November 08, 2019
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What do you do to pass the time while waiting for deer during your hunt?

Gabor Degre | BDN
Gabor Degre | BDN
Mark Luce climbs up into one of the treestands at the Hindsite Red Deer Hunting Preserve in 2004.

There are, apparently, still plenty of classic outdoorsmen who track huge bucks for miles before catching up with them, shooting them and then dragging them back to the truck.

Today’s query is not for those hardy hunters, who surely have very little spare time on their hands when they head out into the woods for a day of hunting.

Instead, today’s question is aimed at a more stationary (or, if you prefer, “sedentary”) kind of hunter. The kind who likes to climb up into a well-placed tree stand and sit for hours in hopes of seeing a deer. Or the kind who’d rather hunker down in a spacious ground blind, in a well-padded camp chair, in order to fill their deer tag. Or heck, the kind who might just amble up to a comfy-looking stump and take a load off for a bit.

For the record, I am one of those hunters who prefer to spend a lot of time sitting, rather than walking. And today, I’ve got a question for the rest of you stump-sitters, tree-stand-perchers and ground-blind-lurkers: What do you do to pass the time during those boring times, when not even a red squirrel is willing to stop by and make vaguely deer-like sounds?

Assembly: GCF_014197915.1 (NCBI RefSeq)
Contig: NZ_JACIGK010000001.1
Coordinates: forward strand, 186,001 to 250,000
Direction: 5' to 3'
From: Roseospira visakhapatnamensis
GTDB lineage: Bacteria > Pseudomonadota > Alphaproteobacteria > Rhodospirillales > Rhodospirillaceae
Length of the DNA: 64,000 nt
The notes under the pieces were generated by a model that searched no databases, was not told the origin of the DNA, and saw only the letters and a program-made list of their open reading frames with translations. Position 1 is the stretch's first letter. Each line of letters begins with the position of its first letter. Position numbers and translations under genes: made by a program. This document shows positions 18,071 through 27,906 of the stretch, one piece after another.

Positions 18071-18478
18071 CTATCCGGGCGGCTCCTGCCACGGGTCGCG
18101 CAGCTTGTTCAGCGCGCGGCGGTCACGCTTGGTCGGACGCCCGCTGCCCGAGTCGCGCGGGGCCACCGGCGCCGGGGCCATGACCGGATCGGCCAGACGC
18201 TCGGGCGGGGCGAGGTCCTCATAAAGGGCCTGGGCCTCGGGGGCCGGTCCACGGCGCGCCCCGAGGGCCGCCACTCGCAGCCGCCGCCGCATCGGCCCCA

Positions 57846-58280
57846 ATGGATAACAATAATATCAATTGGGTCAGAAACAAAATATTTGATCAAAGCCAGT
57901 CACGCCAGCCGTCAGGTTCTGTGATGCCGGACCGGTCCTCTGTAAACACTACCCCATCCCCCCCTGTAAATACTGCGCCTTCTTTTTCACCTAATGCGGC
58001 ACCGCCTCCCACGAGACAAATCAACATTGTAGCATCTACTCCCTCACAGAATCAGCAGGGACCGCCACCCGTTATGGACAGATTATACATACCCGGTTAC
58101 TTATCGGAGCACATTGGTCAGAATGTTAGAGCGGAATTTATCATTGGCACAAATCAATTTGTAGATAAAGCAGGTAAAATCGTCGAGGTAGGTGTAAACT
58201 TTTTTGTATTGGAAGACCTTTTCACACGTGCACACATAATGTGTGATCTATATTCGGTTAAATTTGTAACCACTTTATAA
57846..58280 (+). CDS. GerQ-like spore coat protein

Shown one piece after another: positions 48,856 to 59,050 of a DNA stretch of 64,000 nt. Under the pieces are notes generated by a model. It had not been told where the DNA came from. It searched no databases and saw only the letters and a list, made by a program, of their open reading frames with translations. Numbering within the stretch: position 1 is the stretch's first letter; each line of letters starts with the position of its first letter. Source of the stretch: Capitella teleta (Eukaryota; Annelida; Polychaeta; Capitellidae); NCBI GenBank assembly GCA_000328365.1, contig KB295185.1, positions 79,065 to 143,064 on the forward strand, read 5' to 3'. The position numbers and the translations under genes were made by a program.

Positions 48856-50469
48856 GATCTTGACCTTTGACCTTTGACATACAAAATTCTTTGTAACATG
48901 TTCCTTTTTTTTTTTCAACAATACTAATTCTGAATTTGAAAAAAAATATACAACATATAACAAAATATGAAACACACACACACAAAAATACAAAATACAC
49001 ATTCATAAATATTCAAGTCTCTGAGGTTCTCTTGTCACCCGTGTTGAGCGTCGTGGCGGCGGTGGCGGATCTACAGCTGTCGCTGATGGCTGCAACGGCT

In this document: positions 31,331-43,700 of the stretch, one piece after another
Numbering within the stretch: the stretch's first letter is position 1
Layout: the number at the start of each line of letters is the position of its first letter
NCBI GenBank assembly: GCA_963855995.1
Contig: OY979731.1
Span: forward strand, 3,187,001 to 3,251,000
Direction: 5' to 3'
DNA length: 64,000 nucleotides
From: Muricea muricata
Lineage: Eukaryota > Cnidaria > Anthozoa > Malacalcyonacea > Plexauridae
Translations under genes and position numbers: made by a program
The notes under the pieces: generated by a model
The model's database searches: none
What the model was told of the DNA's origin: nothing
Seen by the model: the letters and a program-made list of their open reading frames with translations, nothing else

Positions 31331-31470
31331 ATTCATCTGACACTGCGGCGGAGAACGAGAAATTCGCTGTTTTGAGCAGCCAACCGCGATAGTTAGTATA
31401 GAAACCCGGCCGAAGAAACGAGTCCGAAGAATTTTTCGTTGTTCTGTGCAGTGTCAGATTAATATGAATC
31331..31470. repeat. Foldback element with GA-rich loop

For years, I was a purist, partially because I thought I ought to be paying very close attention to what was going on in the woods, and partially because I thought if I let my concentration lapse, I might just fall out of my tree. Therefore, when I went into the woods, I hunted. Period. I’d occasionally check my phone to see what time it was, or ask my GPS if today was a good day for hunting (yes, that information is available). But other than that, I was staring off into the (increasingly boring) woods, and keeping my (increasingly cold) ears open.

Then I learned that not everybody is so focused. Nor spartan. Nor stubborn. Some hunters, I learned, let their kids play video games in the ground blind. Others take along a sandwich and a coffee. Still others take a paperback (I’d suggest my first book, “Evergreens,” to those who might want to give that method of time-killing a try).

And eventually, I began tucking my Kindle e-reader into my pack when I’d be heading out to spend several hours in the woods. Just in case.

Pro tip: I’ve learned not to read horror novels in the woods, because it’s pretty hard to keep your wits when dusk is falling, you’re reading about assorted monsters or spooky critters, and a pack of coyotes start howling nearby.

So tell me, BDN readers: What do you do to kill a little bit of time when you’re in the woods on a hunt that the deer aren’t participating in? Don’t be shy. Some of the best hunters I know admit to spending at least a portion of their time focusing on something other than the woods around them.

Leave your responses in the comments section below. I look forward to sharing some of your best ideas with our fellow hunters in a future story or column.

John Holyoke can be reached at jholyoke@bangordailynews.com

 

 

 



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